Stewarton, Mr [H].


Exhibiting the Most Distinguished Characters, Literary, Military, and Political. In the Recent Annals of the French Republic. The Greater Part from the Original Information of a Gentleman Resident at Paris. John Murray 1805.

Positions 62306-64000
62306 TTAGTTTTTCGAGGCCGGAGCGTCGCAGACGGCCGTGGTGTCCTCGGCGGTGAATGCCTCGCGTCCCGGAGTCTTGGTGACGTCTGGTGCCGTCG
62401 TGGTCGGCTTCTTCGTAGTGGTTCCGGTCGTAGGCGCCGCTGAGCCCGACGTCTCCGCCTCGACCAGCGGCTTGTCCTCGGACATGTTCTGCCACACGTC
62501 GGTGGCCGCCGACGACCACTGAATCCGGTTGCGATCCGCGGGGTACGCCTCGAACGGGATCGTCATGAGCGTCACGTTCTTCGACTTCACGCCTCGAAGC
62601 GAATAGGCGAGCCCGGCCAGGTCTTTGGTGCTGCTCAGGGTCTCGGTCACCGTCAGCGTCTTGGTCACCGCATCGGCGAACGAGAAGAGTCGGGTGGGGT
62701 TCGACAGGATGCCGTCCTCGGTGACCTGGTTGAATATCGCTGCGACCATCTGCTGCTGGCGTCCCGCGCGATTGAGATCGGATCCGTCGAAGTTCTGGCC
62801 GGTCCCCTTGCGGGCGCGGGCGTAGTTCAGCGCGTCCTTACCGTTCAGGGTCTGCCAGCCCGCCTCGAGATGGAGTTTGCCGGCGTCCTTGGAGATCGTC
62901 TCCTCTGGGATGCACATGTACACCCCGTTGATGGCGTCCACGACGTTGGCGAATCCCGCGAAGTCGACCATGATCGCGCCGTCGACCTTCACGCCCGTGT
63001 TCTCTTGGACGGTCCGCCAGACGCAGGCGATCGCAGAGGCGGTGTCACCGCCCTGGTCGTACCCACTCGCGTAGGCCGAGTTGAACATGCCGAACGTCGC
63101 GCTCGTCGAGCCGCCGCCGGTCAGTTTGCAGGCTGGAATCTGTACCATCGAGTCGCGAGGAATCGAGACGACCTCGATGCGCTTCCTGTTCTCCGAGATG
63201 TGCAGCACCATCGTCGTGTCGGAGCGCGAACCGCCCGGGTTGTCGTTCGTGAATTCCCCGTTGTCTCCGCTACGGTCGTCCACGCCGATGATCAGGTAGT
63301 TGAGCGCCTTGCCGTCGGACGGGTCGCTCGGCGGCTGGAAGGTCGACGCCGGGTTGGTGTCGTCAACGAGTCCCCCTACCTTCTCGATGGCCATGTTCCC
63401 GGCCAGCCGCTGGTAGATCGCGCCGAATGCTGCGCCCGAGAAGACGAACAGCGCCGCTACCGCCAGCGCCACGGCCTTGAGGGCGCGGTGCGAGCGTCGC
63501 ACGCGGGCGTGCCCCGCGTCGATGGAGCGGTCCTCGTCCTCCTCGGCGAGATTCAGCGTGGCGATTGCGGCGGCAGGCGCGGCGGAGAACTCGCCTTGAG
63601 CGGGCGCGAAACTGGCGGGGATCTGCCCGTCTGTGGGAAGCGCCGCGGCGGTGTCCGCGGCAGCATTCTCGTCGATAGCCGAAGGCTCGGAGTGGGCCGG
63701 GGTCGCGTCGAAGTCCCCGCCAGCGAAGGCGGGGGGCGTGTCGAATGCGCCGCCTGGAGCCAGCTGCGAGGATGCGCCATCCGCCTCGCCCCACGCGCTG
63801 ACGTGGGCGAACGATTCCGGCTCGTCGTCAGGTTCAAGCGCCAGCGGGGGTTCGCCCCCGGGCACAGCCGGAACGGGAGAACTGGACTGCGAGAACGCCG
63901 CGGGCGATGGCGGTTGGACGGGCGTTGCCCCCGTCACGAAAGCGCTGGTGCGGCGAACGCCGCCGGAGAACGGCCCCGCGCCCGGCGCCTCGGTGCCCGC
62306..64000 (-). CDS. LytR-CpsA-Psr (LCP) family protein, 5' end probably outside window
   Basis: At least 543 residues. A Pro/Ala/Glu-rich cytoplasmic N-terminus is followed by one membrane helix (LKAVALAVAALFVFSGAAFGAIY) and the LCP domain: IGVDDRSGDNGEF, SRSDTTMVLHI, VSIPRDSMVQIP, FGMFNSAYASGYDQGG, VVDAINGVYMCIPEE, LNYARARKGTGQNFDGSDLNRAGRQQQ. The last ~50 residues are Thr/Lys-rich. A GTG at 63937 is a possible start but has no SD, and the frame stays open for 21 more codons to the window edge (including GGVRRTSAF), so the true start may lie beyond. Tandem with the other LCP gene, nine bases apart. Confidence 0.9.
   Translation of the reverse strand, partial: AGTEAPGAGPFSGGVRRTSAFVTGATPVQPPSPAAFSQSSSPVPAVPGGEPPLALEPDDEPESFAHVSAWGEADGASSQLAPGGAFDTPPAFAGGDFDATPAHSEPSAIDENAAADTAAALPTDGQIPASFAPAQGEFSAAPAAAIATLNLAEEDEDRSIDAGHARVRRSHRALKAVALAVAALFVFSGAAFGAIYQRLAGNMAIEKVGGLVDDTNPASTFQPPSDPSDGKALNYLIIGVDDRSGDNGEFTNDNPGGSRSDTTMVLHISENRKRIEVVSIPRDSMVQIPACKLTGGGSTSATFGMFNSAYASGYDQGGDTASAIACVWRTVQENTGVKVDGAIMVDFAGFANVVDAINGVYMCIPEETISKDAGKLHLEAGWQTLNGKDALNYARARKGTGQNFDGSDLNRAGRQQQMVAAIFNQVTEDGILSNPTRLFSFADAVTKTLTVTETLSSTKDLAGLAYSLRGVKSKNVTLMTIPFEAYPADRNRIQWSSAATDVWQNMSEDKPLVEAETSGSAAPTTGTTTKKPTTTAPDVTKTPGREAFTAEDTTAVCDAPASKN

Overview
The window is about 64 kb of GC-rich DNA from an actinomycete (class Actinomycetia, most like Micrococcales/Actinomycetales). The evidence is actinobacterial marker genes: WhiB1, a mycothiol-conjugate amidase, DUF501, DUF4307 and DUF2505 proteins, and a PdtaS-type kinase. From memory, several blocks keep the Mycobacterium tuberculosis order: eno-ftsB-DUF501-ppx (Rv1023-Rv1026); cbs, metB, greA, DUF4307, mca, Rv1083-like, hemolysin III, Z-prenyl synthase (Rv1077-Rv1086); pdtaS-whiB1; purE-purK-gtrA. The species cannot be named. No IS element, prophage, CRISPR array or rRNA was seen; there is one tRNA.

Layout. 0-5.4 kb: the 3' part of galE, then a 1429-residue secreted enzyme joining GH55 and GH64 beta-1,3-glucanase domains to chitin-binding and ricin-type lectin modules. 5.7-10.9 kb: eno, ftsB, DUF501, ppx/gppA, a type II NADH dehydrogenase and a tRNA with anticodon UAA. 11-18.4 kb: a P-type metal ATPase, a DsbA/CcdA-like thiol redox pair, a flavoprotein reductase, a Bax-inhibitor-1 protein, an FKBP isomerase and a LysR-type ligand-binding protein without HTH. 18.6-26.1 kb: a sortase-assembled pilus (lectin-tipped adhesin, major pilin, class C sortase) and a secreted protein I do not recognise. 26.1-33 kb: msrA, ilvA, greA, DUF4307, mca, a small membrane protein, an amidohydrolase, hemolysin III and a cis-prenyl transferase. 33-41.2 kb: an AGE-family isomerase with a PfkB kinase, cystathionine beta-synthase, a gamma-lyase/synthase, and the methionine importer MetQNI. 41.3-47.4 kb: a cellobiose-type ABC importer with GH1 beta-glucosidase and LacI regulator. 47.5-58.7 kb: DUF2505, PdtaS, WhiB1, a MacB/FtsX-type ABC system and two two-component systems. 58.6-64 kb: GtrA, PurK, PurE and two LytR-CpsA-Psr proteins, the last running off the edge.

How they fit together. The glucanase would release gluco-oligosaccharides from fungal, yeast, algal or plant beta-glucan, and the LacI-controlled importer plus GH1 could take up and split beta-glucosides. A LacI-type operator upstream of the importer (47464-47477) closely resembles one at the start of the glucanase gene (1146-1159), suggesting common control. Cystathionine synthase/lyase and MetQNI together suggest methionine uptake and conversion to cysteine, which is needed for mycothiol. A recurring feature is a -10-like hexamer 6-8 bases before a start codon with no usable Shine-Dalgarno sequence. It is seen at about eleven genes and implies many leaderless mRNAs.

3rd Ed. 3 vols. Sm. 8vo. Half titles present in vol. 1 and 2. Port. frontiss., folding facsimile (repaired to verso). Some light browning, contemporary and modern inscriptions across head of (1 heavily scribbled over to vol. 3.), some light browning, speckled calf, gilt motifs and gilt edged labels to spines, handsome set. Halkett and Laing ‘’Ascribed also to Lewis Goldsmith. The trustworthiness of this work has been questioned.’ Lewis Goldsmith (1763/4?–1846), journalist and political writer, spy. ODNB ‘... Owing to a similarity of title with the Secret History, the anti-revolutionary and anti-Napoleonic works of H. Stewarton have often been falsely attributed to Goldsmith ...’ ‘The Revolutionary Plutarch was published in several editions by John Murray between 1803 and 1806. The title page commends it as “Exhibiting the Most Distinguished Characters, Literary Military and Political, in the Recent Annals of the French Republic, the Greater Part From the Original Information of a Gentleman Resident in Paris”. Dedicated to Edmund Burke and the memory of Louis XVI, its three volumes contain vitriolic attacks on leading personalities of the revolutionary period, on Napoleon and on his family. The book carries no author’s name, though the Bodleian identifies the author as “H. Stewarton”. Several other catalogues and booksellers’ lists refer to the writer as Lewis Goldsmith (1763–1846), turncoat, double agent and author of The Secret History of the Cabinet of Bonaparte (1810), though Simon Burrows, in his entry on Goldsmith in the Oxford Dictionary of National Biography, states that “the anti-revolutionary and anti-Napoleonic works of H. Stewarton have often been falsely attributed to Goldsmith”. The Murray archives in Edinburgh detail several payments made out to Stewarton at this time. Professor Burrows, whom I have met, and with whom I have corresponded, suspects that he was an émigré, though his name does not appear in any of the relevant databases. My hunch is that he was British, possibly Scottish, and Stewarton a pseudonym. The lack of corroborating evidence for either theory, however, is surprising, bearing in mind the fact that he claims to have served with Moreau in the Army of the Rhine, and at a later period to have been imprisoned in Paris. Murray published a sequel entitled The Female Revolutionary Plutarch in 1806....Robert Fraser TLS.
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